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Huron and Algonkin joined Champlain on Expedition
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The Huron, and their Algonkin allies who dwelt on the Ottawa, being at that time engaged in a sanguinary war with the confederated Iroquois tribes south of Lake Ontario, persuaded Champlain to join them in an expedition which they were projecting into the territories of their enemy. The combined forces set out from Ca-i-ha-gué, the chief town of the Huron, situated between the river Severn and Matchedash Bay, on the first day of September 1615.
Crossing Lake Simcoe in their bark canoes, they made a short portage to the headquarters of the River Trent, and descended in its zigzag channel into Lake Ontario. Passing from island to island in the group, which lies in the eastern extremity of that Lake, they safely reached its southern shore, and landed in the present State of New York. Concealing their canoes in the adjacent woods, they started overland for their Iroquois enemies.1
In an account of this expedition, read before the New York Historical Society in March, 1849, and published in its Proceedings for that year,2 I endeavored to establish the precise point where the invaders landed, the route which they pursued, and the position of the Iroquois fort which they besieged. The fact that Champlain had, at that early day, visited the central part of the State of New York, seemed to have been overlooked by all previous writers, and was deemed to be an interesting topic for historical investigation. Taking for my guide the edition of Champlain’s works published in 1632, the only one then accessible, I became satisfied on a careful study of the text alone, the map being lost, that the expedition landed at or near Pointe de Traverse, now called ” Stony Point,” in Jefferson County, and from thence proceeded in a southerly direction, and after crossing the Big and Little Sandy creeks and Salmon and Oneida rivers, reached the Iroquois fort on Onondaga Lake. I fully stated these conclusions in the communication above referred to, and they were approved and adopted by several of our American historians.3 Other writers, however, of equal note and authority, locate the fort as far west as Canandaigua Lake.”4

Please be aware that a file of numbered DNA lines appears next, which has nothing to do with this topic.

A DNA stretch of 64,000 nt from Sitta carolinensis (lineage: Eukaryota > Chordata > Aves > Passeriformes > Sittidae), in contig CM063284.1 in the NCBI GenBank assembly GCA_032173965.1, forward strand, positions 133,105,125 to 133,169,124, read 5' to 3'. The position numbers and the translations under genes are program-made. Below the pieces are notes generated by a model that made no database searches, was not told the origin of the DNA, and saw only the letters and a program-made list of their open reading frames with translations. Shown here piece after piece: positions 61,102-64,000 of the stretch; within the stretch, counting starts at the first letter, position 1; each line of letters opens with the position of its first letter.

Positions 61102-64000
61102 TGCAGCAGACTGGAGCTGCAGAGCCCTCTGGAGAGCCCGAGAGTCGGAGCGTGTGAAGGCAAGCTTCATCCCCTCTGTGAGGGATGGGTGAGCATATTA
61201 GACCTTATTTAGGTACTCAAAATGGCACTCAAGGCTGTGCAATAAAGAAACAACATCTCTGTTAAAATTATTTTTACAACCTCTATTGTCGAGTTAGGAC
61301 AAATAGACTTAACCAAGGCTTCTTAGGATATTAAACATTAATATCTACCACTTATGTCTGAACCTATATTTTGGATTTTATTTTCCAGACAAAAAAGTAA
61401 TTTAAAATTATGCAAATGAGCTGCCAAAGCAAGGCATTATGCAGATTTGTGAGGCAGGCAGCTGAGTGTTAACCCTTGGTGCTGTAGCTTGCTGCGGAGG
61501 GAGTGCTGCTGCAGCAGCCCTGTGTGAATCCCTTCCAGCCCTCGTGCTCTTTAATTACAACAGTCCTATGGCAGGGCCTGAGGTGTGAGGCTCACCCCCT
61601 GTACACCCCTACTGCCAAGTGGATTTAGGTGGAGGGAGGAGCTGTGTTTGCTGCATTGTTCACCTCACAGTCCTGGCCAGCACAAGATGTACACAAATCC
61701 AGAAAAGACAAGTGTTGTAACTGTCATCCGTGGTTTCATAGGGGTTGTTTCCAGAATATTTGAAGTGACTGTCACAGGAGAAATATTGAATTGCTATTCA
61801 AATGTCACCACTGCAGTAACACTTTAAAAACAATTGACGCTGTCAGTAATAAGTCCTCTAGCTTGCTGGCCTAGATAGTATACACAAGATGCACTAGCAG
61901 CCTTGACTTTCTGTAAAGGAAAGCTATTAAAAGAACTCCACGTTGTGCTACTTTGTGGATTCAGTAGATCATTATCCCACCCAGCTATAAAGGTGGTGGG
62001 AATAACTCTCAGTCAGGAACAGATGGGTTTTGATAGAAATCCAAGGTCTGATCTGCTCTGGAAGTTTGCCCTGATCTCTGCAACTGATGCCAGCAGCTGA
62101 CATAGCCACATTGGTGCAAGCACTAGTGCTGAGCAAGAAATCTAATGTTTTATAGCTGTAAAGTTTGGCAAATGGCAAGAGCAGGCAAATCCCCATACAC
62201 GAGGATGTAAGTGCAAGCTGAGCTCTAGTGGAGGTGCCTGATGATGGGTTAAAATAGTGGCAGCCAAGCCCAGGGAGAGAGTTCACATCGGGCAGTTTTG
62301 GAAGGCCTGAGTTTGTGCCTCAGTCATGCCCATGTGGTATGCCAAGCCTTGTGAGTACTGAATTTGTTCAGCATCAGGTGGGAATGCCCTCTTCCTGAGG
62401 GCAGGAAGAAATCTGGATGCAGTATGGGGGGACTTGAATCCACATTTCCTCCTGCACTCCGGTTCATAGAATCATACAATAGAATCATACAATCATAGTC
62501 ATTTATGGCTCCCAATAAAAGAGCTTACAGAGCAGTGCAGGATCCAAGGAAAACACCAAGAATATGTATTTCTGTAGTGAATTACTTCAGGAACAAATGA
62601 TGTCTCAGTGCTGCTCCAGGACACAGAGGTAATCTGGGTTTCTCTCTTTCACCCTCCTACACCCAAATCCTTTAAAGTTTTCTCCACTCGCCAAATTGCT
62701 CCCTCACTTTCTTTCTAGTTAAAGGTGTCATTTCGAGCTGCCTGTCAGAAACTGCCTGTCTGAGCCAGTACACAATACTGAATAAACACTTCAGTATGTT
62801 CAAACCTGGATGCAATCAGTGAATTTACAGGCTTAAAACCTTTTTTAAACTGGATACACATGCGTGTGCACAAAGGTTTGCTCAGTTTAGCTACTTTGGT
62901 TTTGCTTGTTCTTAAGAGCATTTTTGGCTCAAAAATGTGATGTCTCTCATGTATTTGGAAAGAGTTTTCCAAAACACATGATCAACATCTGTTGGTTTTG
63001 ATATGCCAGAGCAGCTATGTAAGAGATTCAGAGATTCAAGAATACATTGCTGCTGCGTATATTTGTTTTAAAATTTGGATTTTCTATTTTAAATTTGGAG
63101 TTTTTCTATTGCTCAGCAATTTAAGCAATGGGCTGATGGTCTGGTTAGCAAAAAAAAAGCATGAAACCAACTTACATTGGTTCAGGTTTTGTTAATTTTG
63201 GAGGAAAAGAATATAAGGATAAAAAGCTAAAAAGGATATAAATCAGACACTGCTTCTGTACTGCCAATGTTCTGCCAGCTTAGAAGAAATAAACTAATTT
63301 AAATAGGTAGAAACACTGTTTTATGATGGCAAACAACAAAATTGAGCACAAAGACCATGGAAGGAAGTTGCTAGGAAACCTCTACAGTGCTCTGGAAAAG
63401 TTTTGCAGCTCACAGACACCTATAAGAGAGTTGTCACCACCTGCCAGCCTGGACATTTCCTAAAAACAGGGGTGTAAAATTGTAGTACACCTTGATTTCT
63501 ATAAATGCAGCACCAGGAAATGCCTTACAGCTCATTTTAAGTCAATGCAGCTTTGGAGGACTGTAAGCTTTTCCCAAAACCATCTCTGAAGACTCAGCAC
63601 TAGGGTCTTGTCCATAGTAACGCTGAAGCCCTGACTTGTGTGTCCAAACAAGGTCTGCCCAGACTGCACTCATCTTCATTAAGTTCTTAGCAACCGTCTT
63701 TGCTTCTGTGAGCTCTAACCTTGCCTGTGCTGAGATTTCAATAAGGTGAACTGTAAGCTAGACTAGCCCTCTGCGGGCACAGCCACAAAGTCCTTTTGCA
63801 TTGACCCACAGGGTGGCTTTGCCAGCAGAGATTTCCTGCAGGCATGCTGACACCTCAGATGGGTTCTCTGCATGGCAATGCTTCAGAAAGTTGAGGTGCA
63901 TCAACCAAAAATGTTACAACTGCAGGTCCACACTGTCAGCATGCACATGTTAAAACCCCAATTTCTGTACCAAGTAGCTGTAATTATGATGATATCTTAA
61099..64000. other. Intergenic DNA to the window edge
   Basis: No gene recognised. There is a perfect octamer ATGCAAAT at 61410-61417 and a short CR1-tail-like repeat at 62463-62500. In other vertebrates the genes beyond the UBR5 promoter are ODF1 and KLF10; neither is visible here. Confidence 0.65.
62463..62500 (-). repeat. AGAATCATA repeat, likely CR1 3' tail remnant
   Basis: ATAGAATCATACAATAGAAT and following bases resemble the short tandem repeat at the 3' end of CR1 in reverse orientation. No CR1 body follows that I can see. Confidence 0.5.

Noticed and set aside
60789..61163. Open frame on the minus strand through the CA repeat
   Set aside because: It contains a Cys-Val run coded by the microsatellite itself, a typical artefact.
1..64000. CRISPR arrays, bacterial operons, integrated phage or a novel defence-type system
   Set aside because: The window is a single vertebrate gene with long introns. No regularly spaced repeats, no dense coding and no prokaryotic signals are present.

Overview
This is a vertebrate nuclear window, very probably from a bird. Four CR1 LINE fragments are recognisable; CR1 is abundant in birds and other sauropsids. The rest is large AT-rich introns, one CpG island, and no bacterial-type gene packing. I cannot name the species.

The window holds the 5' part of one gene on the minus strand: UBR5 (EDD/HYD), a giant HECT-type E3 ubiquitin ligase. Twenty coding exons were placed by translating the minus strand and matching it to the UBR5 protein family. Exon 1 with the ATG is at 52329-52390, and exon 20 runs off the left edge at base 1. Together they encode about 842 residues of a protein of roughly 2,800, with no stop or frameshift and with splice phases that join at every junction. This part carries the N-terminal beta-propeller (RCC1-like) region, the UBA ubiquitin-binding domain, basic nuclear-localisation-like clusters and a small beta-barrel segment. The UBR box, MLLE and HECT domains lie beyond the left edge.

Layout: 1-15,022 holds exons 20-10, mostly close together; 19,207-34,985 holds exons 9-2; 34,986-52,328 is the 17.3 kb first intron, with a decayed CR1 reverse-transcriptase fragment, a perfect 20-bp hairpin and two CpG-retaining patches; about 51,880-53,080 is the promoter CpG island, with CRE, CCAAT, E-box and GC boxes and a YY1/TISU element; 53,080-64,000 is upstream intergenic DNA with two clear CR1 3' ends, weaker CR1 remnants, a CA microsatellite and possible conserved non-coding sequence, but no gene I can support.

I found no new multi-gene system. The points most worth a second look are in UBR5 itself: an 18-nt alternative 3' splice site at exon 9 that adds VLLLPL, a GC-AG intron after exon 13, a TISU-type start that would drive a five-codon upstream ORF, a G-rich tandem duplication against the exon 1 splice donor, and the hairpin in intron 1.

In view of these considerations, I have been led to reexamine the subject, aided by additional sources of information, particularly by the late Abbé Laverdière’s recent edition of all of Champlain’s works. My present purpose is to state, briefly, the result of that re-examination, and the additional grounds upon which I adhere to my former conclusions, I will first, for convenient reference, give a literal translation of that part of Champlain’s narrative which relates to the question. It is taken from the edition of 1619, which differs in a few unimportant particulars from that of 1632. After describing the voyage until their embarkation near the eastern end of Lake Ontario, a synopsis of which has already been given, our historian says